Jump to content

Walkalong glider

From Wikipedia, the free encyclopedia
Person flying a Walkalong glider.

A walkalong glider is a lightweight, slow-flying model aircraft designed to be kept aloft by controllable slope soaring in the rising air generated by the pilot who walks along with the glider as it flies, usually holding a paddle. Hands or even the forehead can also be used to create an updraft. This type of soaring differs from other types of slope soaring in that the orographic lift (or "hill") is following the plane as it flies in the air and thus no other wind is required.

Types of walkalong gliders have been patented.[1][2] Some walkalong glider designs have been named, such as the air surfer, the windrider, the tumblewing and the follow foil.[3]

Walkalong gliding has also been referred to as controllable slope soaring but should not be confused with dynamic soaring.

Ground effect should not be confused with ridge lift when explaining how walkalong gliders stay up. Ground effect involves a horizontal surface. Ridge lift requires a sloping surface. In ground effect the air does not have to move relative to the ground whereas ridge lift requires the wind to be blowing horizontally against the ridge. Walkalong gliders are sustained and controlled in the ridge lift produced by the moving paddle.


The first description of a walkalong glider appears in the 1955 patent of J. E. Grant.[4] The first flight of a functional walkalong glider appears briefly in the Academy Award winning documentary The Flight of the Gossamer Condor.[5]

Walkalong glider design[edit]

A walkalong glider must fly at or below walking speed. Light weight materials and specific design will reduce a walkalong glider's flying speed. For example, using a lower paper density will reduce a paper walkalong glider's wing loading and thus its air speed.[6][7] Walkalong glider designs have differing wing loadings, for example, the tumblewing type designs will have lower wing loading than traditional nose weighted paper airplane designs made from the same paper density.[8] For nose weighted walkalong glider designs, the wings should include a twist or washout to improve roll control close to stall speed.[9] Although many walkalong gliders are flying wing designs (as are almost all flying and gliding animals) walkalong glider designs based on traditional fixed-wing aircraft (incorporating an empennage or tail) have been made from balsa wood sticks and tissue paper.[10][11]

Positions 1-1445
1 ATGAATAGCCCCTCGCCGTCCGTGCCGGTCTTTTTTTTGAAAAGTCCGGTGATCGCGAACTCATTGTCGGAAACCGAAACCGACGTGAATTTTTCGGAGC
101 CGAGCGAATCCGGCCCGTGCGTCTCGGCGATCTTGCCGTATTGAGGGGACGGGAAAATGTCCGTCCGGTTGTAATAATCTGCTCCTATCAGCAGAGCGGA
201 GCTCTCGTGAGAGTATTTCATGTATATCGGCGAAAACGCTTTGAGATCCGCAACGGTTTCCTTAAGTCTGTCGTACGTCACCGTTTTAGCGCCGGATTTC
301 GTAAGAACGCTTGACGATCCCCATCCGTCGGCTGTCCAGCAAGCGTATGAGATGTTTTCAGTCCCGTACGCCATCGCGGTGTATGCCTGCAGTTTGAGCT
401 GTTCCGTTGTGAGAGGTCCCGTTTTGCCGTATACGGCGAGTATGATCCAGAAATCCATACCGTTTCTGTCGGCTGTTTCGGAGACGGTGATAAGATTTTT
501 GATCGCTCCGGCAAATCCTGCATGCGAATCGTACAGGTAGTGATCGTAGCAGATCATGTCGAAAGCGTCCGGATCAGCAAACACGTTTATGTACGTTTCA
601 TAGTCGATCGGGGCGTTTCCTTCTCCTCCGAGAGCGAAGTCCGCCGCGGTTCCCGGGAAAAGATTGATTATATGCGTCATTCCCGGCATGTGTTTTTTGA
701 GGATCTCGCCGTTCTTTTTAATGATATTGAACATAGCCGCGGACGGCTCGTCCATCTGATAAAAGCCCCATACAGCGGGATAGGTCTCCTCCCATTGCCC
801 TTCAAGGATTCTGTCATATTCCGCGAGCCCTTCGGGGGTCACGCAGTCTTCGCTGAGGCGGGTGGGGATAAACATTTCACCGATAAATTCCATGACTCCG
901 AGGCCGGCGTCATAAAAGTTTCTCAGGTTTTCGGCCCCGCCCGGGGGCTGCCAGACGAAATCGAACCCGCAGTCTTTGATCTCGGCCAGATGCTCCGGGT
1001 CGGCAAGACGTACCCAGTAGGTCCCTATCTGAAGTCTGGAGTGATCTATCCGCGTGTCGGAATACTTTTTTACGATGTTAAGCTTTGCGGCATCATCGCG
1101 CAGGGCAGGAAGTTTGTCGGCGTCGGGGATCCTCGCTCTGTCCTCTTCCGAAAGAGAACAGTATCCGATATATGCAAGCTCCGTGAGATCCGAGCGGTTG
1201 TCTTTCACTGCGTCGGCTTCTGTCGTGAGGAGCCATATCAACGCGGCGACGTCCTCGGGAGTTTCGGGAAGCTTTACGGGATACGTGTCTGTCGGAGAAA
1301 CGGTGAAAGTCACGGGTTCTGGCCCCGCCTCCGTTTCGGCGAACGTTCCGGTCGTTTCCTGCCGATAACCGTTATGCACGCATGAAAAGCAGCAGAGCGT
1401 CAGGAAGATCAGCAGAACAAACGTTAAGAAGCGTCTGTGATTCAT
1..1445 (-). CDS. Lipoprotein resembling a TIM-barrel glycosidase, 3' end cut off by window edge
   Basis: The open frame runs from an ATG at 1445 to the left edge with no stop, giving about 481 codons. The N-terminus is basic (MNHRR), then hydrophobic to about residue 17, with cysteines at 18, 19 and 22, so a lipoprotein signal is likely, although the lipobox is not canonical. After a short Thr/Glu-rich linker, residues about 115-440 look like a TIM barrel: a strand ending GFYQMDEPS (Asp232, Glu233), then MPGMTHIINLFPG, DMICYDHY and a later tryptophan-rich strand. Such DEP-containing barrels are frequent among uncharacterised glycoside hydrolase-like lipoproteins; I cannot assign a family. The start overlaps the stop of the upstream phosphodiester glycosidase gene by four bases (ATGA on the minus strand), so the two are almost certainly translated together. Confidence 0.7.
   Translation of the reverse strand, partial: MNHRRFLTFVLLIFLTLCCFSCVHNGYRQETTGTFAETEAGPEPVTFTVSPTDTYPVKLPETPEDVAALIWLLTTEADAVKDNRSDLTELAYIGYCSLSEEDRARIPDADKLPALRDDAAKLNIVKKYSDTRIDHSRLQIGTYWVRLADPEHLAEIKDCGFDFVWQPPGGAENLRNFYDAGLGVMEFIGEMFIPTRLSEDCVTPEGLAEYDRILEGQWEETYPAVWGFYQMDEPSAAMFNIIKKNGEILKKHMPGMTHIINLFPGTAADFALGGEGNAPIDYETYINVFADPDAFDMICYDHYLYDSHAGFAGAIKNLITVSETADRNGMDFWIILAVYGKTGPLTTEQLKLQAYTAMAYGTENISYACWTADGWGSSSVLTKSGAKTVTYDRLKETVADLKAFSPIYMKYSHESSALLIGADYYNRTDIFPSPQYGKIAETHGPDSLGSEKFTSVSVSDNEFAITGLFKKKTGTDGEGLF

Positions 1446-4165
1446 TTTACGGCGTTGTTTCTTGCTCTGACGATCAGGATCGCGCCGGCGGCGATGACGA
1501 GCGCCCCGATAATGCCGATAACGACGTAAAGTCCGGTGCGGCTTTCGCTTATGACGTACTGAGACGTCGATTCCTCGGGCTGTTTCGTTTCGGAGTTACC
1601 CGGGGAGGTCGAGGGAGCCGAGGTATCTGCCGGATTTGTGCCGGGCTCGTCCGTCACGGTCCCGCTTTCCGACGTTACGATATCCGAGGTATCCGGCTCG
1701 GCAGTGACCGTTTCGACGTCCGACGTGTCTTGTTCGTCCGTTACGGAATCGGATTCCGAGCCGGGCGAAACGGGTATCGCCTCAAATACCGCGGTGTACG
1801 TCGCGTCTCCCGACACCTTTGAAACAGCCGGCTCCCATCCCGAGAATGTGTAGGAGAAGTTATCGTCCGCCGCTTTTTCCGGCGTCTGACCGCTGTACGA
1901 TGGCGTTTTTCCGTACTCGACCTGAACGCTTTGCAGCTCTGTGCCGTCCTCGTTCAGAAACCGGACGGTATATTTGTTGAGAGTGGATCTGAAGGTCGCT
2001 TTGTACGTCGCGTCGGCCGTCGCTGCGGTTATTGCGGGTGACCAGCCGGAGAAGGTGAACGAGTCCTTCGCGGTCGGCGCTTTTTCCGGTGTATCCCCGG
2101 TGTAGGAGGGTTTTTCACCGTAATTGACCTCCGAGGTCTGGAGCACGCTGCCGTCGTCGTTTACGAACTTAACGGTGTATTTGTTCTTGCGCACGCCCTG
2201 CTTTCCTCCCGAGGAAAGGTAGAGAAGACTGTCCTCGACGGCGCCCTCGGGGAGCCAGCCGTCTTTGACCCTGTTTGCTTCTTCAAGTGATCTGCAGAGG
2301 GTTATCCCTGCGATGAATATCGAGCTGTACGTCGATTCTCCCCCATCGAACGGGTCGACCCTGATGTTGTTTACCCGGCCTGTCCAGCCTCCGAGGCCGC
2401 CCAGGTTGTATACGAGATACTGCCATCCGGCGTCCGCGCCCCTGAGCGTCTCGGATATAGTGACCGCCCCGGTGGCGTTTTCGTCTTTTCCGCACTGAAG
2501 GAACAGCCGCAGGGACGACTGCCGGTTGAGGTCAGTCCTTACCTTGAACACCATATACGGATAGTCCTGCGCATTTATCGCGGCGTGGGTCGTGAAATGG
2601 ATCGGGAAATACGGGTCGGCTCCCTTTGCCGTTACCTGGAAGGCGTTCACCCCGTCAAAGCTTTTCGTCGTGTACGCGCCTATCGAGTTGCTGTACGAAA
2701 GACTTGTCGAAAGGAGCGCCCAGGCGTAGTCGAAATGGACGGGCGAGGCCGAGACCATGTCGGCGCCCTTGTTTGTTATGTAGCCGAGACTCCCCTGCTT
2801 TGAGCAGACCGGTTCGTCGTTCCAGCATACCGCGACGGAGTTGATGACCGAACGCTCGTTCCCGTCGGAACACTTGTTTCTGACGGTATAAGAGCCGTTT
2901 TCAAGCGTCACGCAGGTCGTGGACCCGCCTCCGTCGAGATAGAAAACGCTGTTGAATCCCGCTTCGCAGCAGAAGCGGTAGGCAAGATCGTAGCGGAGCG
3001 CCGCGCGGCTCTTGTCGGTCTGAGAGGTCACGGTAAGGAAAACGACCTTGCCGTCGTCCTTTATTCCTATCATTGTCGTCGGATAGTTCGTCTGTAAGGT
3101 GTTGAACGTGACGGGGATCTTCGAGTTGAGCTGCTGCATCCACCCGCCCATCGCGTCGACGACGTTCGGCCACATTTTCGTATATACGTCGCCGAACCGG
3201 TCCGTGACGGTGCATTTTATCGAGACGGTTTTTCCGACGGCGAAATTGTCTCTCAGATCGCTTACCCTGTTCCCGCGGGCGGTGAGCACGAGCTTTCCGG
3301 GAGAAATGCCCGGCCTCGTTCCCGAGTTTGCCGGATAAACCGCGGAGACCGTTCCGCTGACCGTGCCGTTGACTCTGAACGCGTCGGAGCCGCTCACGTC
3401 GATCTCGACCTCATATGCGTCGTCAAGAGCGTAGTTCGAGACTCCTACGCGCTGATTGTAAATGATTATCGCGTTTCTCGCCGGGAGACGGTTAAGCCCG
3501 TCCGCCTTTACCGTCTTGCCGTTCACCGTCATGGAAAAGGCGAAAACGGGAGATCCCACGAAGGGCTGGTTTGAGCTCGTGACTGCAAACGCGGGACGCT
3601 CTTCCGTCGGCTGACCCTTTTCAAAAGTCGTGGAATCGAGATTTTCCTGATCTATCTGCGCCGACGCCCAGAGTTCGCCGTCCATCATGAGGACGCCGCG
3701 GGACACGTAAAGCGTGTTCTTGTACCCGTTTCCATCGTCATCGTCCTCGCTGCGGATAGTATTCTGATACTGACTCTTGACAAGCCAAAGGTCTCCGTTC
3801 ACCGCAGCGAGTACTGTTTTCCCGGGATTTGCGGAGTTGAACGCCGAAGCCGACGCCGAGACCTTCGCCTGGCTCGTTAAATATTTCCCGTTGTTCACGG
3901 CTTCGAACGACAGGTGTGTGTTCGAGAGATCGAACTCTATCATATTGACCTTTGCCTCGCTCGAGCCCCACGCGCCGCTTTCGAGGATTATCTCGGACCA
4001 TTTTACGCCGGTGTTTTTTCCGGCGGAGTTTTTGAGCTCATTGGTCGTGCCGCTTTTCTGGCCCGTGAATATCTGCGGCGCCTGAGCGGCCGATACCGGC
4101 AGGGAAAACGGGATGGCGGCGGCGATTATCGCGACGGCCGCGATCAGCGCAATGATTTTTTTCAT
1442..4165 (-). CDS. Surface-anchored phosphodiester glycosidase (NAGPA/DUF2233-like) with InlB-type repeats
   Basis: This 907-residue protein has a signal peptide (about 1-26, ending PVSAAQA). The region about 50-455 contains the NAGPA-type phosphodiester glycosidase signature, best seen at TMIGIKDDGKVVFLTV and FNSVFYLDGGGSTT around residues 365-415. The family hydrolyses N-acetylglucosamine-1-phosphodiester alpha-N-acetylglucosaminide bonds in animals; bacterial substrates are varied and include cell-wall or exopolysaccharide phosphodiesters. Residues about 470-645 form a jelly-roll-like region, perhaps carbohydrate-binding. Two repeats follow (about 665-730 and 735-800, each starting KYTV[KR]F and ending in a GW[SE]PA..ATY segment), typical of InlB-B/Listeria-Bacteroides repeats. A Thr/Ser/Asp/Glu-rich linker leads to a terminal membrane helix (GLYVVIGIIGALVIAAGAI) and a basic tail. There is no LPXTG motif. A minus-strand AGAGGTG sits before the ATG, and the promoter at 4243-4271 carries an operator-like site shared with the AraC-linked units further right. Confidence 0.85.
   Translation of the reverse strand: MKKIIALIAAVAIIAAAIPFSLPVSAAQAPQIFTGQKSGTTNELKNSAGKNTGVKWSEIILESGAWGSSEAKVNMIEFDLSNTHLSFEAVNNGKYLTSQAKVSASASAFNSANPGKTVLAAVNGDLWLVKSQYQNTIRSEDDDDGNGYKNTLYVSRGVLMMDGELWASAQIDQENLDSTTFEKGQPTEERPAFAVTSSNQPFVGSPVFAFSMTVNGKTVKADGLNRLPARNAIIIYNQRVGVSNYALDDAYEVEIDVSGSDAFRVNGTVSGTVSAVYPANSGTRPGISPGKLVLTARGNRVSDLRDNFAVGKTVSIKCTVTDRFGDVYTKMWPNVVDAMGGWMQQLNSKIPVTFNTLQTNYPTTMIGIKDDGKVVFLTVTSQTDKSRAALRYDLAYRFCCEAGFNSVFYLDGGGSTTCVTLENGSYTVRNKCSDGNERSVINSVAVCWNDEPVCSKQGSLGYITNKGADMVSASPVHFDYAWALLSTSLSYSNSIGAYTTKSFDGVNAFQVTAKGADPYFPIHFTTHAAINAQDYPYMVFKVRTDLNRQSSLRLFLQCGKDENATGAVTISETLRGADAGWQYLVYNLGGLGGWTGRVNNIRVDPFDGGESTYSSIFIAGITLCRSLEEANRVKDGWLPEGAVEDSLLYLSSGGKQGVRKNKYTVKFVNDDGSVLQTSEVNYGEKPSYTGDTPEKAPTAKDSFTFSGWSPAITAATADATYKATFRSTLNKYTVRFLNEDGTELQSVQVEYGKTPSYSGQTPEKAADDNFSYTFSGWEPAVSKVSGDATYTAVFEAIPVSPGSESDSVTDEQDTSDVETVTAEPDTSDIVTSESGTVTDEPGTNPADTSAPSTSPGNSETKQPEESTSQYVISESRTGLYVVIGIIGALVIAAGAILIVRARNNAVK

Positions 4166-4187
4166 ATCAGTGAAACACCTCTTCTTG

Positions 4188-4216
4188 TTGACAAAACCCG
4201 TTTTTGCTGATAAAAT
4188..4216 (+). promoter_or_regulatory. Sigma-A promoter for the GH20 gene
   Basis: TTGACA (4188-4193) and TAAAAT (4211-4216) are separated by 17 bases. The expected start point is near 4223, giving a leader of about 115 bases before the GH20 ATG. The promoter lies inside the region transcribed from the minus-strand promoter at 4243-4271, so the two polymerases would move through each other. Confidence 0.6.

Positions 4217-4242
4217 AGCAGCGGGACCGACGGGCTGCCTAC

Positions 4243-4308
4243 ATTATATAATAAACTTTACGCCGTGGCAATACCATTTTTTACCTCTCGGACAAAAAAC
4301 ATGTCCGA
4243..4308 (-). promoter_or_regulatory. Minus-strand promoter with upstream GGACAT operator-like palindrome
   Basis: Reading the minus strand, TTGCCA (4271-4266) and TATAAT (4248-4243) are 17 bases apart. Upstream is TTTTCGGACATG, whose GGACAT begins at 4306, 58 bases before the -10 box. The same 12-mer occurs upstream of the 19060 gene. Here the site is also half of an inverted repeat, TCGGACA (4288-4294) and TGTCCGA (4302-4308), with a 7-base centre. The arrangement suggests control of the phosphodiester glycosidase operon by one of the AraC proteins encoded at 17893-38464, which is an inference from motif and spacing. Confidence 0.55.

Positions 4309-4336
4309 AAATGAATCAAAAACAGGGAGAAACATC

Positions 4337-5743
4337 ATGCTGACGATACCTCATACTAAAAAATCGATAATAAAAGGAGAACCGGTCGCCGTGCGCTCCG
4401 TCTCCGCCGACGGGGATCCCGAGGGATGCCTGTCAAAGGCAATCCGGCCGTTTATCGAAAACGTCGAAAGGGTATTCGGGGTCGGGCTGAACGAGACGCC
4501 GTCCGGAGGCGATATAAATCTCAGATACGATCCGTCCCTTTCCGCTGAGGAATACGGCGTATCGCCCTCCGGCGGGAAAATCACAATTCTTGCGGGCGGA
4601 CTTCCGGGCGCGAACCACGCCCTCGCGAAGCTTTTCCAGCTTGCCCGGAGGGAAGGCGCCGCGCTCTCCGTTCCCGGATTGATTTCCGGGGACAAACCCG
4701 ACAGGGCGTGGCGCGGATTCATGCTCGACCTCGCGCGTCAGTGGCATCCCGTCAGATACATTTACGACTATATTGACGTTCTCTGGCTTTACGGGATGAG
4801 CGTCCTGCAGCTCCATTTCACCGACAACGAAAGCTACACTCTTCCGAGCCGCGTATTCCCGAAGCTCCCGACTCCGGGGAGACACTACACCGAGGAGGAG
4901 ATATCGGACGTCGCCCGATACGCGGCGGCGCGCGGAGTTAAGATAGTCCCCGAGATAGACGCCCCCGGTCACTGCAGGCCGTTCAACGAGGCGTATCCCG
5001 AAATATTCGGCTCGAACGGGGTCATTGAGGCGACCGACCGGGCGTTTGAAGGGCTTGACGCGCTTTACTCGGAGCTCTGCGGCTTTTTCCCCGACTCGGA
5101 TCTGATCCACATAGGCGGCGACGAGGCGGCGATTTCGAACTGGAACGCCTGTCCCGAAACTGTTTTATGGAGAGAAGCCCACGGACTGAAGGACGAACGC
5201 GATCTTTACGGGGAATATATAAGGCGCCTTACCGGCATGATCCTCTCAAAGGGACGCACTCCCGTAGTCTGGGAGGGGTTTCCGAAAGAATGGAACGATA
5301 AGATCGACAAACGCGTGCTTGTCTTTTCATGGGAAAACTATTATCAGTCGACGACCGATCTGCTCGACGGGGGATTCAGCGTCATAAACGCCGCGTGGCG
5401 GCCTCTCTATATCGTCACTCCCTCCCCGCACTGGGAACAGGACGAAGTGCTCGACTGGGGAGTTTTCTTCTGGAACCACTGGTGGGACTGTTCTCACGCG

The paddle should be made from a sheet of light weight but rigid material such as corrugated cardboard or foamcore. The larger the area of the sheet the stronger the updraft created at the top edge. A 1-meter square area paddle is large enough to fly most walkalong gliders.

See also[edit]

External links[edit]


  1. ^ US Patent 2718092 Joseph E Grant 1950 - "A virtually vertical baffle is then moved beneath the airplane in a direction transverse to the plane of the baffle and in the desired direction of flight... gives rise to an updraft and the airplane rides along..."
  2. ^ US Patent 5100357 Mcready et al. 1992. Refers to Grant's later patent - "A toy airplane is launched; and an air flow deflecting surface is located in spaced relation to a V-shaped, swept-back wing of the airplane to deflect air flow generally upwardly toward the flight path of the airplane to aid in sustaining or balancing its flight. That surface is movable relative to the wing, and may be hand-held beneath the flying wing..." -- This patent adds details to the construction of a walkalong glider which will fly in a swooping tilt after each "boost".
  3. ^ John M. Collins (2012). Fantastic flight. 10 Speed Press. pp. 136–144. ISBN 978-1580085779.
  4. ^ Method of Flying Toy Airplane and Means Therefor
  5. ^ Walkalong Glider Inventor's Interview Page and New Directions
  6. ^ Philip Rossoni (2012). Build and Pilot Your Own Walkalong Gliders. McGraw-Hill. pp. 22–23. ISBN 978-0071790550.
  7. ^ Rossoni, P. Youtube video titled "Comparison of Tumblewings Made from Different Weight Paper." ,2012
  8. ^ Philip Rossoni (2012). Build and Pilot Your Own Walkalong Gliders. McGraw-Hill. p. 77. ISBN 978-0071790550.
  9. ^ Philip Rossoni (2012). Build and Pilot Your Own Walkalong Gliders. McGraw-Hill. pp. 71–73. ISBN 978-0071790550.
  10. ^ Aronstein, D. youtube video titled "Model B-17 Flying Fortress Walkalong Glider", 2008
  11. ^ Rossoni, P. Web page titled "Stick And Tissue Model Aircraft" , 2011